Partnership working between agencies working to safeguard children has developed an “unprecedented” focus on solving problems during the coronavirus outbreak, a study has found.
The research, based on in-depth interviews with senior figures at 15 local authorities, revealed that the “intensity and pace” of working under pandemic conditions had accelerated the development of working relationships between agencies.
“The sentiment was reflected in all discussions,” the study report said, adding that there was a general hope that the “benefits, improvements and personal relationships would be retained”.
The finding echoed comments in a discussion paper published today by the Association of Directors of Children’s Services, which noted that a sense of common purpose, aided by a switch to virtual meetings, had “galvanised” multi-agency working.
Both reports noted particular improvements between children’s services and colleagues working in health and education, as children at risk became far less visible due to school closures. This included health professionals joining meetings that they would not usually attend, and offering advice on issues such as personal protective equipment (PPE).
“Suddenly, schools were faced with a lot of responsibly very quickly [around the wellbeing of ‘vulnerable’ children],” said Mary Baginsky, an academic at King’s College London who co-authored the study with colleague Jill Manthorpe.
Baginsky said she had already seen an “enormous shift” for the better in terms of relations between schools and children’s social care prior to the pandemic – which “sheer necessity intensified”.
She said that while GPs and paediatricians had found it challenging to attend child protection conferences face-to-face, because parking difficulties meant they lost half a day’s work for an hour’s meeting, there was greater attendance now with meetings being held virtually.
But changes to working practices were not universally beneficial, researchers found.
As also identified by Community Care’s recent survey of around 500 practitioners, working from home has been a mixed blessing for social workers, with some finding it added to stress levels.
Early-career social workers were likely to find things particularly tough, interviewees told researachers, in part due to their reliance on easily accessible practice wisdom from experienced colleagues during normal times.
Recently qualified social workers were also less likely than older, higher-earning workmates to have a quiet, private home-office space from which to work.
“Poor home working space could affect any social worker, but there were many examples of how social workers in this group were working in small bedrooms or on kitchen tables and struggling to maintain confidentiality in multi-occupancy homes,” the report said.
Across the workforce, meanwhile, supervisions had become shorter and more focused on case management, and the “softer” elements of performance management – such as practice observation or joint visiting – had been largely curtailed.
The study made a number of other key findings, many of which added weight to the conclusions of other recent pieces of research, including:
Responding to the study findings, Claudia Megele, the chair of the Principal Children and Families Social Worker Network, said that while many safeguarding partnerships historically had good joined-up working, the shared experience of lockdown and Covid-19 had “further strengthened mutual support and collaboration” both within and between services.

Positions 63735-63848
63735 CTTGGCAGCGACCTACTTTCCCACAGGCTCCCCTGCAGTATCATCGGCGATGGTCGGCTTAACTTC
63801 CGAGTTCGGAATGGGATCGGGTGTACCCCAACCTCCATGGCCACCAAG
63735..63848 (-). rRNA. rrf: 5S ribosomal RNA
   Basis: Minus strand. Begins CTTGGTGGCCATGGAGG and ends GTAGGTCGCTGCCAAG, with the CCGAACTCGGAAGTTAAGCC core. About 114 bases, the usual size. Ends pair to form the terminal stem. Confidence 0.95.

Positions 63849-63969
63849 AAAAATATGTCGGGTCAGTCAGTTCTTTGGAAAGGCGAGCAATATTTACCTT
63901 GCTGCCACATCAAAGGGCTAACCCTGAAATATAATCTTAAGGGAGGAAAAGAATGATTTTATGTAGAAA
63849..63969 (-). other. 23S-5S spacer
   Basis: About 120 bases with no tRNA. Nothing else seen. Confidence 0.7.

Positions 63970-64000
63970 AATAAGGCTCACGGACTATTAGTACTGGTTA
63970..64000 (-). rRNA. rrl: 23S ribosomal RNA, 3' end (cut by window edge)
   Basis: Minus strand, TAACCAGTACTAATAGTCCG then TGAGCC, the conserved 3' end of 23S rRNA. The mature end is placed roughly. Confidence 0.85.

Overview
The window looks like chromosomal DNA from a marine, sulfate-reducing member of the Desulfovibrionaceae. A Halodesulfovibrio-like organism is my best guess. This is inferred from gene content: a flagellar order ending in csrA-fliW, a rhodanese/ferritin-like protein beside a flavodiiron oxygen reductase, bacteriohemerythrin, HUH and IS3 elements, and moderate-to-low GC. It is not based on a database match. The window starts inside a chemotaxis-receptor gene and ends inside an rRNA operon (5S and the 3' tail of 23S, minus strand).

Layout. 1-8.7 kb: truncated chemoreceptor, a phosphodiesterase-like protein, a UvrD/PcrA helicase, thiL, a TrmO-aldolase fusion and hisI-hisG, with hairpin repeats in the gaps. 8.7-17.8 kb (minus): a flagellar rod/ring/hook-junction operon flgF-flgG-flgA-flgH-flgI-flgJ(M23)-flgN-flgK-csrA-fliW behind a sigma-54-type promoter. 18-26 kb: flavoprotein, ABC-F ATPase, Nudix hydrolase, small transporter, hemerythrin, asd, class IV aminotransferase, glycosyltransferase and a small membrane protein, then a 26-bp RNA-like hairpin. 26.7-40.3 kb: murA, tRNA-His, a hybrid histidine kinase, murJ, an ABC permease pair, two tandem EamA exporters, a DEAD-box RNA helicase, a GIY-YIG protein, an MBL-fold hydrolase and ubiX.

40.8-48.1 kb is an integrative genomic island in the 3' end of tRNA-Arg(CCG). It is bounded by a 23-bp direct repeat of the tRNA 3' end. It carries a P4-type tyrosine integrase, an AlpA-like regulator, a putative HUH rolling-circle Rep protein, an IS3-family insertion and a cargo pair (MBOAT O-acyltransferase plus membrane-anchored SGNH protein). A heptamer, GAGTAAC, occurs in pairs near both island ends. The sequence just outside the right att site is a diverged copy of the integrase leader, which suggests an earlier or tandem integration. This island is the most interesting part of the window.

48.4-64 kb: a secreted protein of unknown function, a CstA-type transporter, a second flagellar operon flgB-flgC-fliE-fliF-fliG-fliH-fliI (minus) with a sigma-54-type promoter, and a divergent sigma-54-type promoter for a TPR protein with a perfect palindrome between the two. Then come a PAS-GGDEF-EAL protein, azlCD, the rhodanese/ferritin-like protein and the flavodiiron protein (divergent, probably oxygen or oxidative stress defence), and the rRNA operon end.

“Many teams and services have daily briefings and regular reflective sessions and weekly ‘virtual tea and biscuits’ sessions, while many safeguarding partnerships have held more frequent operational meetings with representatives from each partner agency to discuss any issues or challenges,” she said.
“Also, virtual meetings have facilitated participation and have saved commuting time; particularly for larger local authorities. Many partnerships and services would like to preserve some of the collaborative solutions they have used during the lockdown including virtual meetings and video participation – but these should be re-evaluated based on the nature and purpose of the meeting and the participants’ and stakeholders’ feedback.”
Megele added that the pandemic had “without doubt” accelerated changes and learning that otherwise would have taken years, as lockdown “catapulted services onto the digital and online platforms”.
“This has highlighted both the power and benefits of digital practice and online connection as well as its limitations and potential challenges; while some young people and families have found it easier to connect and engage with their social workers, others have found it easier to disconnect and disengage,” Megele said. “If there is one thing positive that comes from the experience of the lockdown and the pandemic, it is the creativity in practice and the learning around relationship-based practice and positive collaboration.”
Megele agreed that the transformation of homes into an extension of the workplace had been difficult for many practitioners and their families, and remained a challenge for many.
“Also, the questions of level of support for practitioners and effective supervision are very important and should be routine, but they can vary depending on culture and how work is organised within the local authority,” she said. “For example, some LAs have 10 people per team including the manager while others have 30 or 40.
“Also, I know that the idea of social workers sitting together is challenged by hotdesking and increasing remote working,” Megele added. “Research and practice experience highlight the value of co-location of practitioners and services, and we need to balance the need for efficiency with the quality of care for our practitioners as well as service users.”